Keeping with their tradition of expeditionary cruising, Lindblad launched the next ship in their National Geographic fleet in June. The National Geographic Venture, with its 100-guest capacity, is designed to access remote locations and narrow waterways allowing for intimate interactions with wildlife and marine life. Like its sister ship, National Geographic Quest, the Venture brings with it its own set of specialty exploration tools like kayaks, paddleboards and underwater cameras for a truly immersive cruise experience. Get set to explore the shallow coves of Alaska and the Pacific Northwest.

Viking Cruises

The fifth ocean cruiser from Viking Cruises was recently inaugurated and set sail on its maiden voyage that will take its passengers through Florence, Monte Carlo, Saint-Tropez and Marseille. The 930-guest Viking Orion has a snow grotto on board that has actual snowflakes fall from the ceiling, which is meant to stimulate the circulatory system. A sixth ocean cruiser, Viking Jupiter, is expected to join the fleet in early 2019.

Hand-cut yellowfin tuna at La Mer, one of Majestic Princess‘s two restaurants.

Celebrity Cruises

Celebrity Cruises has announced their new Edge Class ships, which are expected to redefine modern luxury cruising. The first ship in this class will be the 2,900-passenger Celebrity Edge, which features some mind-blowing experiences, the most innovative of which is the “Magic Carpet”. This feature is an engineering innovation that involves a floating platform, complete with a bar and live music that scales the 16-deck ship, making travellers feel like they’re floating over the ocean. The Celebrity Edge is set to launch in November this year.

Norwegian Cruise Line

The fourth and final ship in Norwegian’s Breakaway Plus class is the Norwegian Encore with a capacity for 3,998 guests. Featuring a two-storey Horizon Lounge with panoramic sea views and a 180-degree Observation Lounge, the ship also has the signature onboard dining experiences that Norwegian Cruise Line is known for.

Carnival Cruise Line

A third ship in Carnival’s Vista Class will be ready to sail the Mexican coast by December 2019. The 4,000-passenger Carnival Panorama is packed with onboard activities that cater to all tastes. For the thrill seekers there’s the ground-breaking bike-ride-in-the-sky attraction called Skyride. Sports aficionados will be spoilt for choice in the massive Sportsquare – there’s soccer, volleyball, rope-climbing, basketball and even mini-golf. And if that isn’t enough, there are water parks, an adults-only retreat, a spa and an array of dining options. Pretty much everything you can do on land, you can do on board the Panorama.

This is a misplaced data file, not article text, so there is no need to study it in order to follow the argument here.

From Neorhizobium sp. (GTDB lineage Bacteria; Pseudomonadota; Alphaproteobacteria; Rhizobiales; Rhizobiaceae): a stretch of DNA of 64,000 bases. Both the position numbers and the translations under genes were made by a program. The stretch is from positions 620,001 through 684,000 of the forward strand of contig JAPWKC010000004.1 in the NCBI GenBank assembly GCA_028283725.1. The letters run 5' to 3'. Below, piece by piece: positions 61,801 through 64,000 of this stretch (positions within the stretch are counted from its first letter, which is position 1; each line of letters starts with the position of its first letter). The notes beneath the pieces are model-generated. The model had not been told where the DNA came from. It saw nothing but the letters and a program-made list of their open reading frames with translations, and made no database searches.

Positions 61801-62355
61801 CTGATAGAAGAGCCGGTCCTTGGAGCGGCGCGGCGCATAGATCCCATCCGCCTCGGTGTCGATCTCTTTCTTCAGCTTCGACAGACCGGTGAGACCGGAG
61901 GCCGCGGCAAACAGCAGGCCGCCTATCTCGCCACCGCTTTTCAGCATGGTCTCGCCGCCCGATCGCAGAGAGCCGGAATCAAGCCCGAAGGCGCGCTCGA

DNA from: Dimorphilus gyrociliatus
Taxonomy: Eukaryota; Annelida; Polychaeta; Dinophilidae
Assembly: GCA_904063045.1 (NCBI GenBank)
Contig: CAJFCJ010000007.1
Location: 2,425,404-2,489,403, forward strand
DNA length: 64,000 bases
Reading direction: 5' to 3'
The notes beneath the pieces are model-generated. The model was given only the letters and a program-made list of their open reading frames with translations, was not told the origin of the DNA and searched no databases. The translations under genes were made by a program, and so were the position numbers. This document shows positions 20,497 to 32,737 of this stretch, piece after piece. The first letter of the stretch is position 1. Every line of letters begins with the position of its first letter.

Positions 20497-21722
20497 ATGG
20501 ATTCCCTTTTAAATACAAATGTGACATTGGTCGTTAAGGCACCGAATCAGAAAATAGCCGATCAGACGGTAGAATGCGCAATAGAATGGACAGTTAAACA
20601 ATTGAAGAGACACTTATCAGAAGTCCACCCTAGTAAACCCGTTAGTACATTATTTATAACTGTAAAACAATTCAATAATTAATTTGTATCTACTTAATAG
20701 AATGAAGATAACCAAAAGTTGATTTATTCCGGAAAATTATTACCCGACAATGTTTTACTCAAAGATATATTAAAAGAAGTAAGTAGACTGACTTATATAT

Seabourn Ovation‘s Observation Bar


Launched last year, Seabourn’s 600-passenger Seabourn Encore was the biggest ship in the ultra-luxe line’s fleet. It was joined in May by sister ship Seabourn Ovation, with similar sinuous lines and intuitive service. Both ships are designed by prolific hospitality designer Adam D Tihany, with the look and feel of a luxury yacht in curvaceous lines, and the liberal use of mahogany, chrome and leather. High-profile partnerships include a restaurant and bar by three-starred chef Thomas Keller, and a spa and “mindful living” program by Dr Andrew Weil.


U by Uniworld, a new brand by the well-established Uniworld river-cruise line, has renovated two 120-passenger ships, renaming them The A and The B and outfitting them with bold design features. Although the brand was conceived for an under-45s market, it’s now open to all adult passengers. Features and activities, though, are clearly aimed at younger travellers, including rooftop lounges with DJs and communal dining tables. Onboard classes run from yoga to cocktail mixing, while on shore there’s cycling, kayaking and river-rafting. Five- and eight-day itineraries on the Seine, Rhine, Main and Danube rivers include overnight stops and longer stays in major cities.

Star Clippers

The Flying Clipper from Star Clippers promises to be true theatre. The world’s largest square rigger has 35 sails, evoking the glory days of ocean exploration, is the biggest ship in the Clipper fleet but is designed to retain an intimate feel. With a capacity for 300 passengers, the ship features three swimming pools, a poolside dive bar and a cosy library, and is expected to set off on its maiden voyage in late 2018.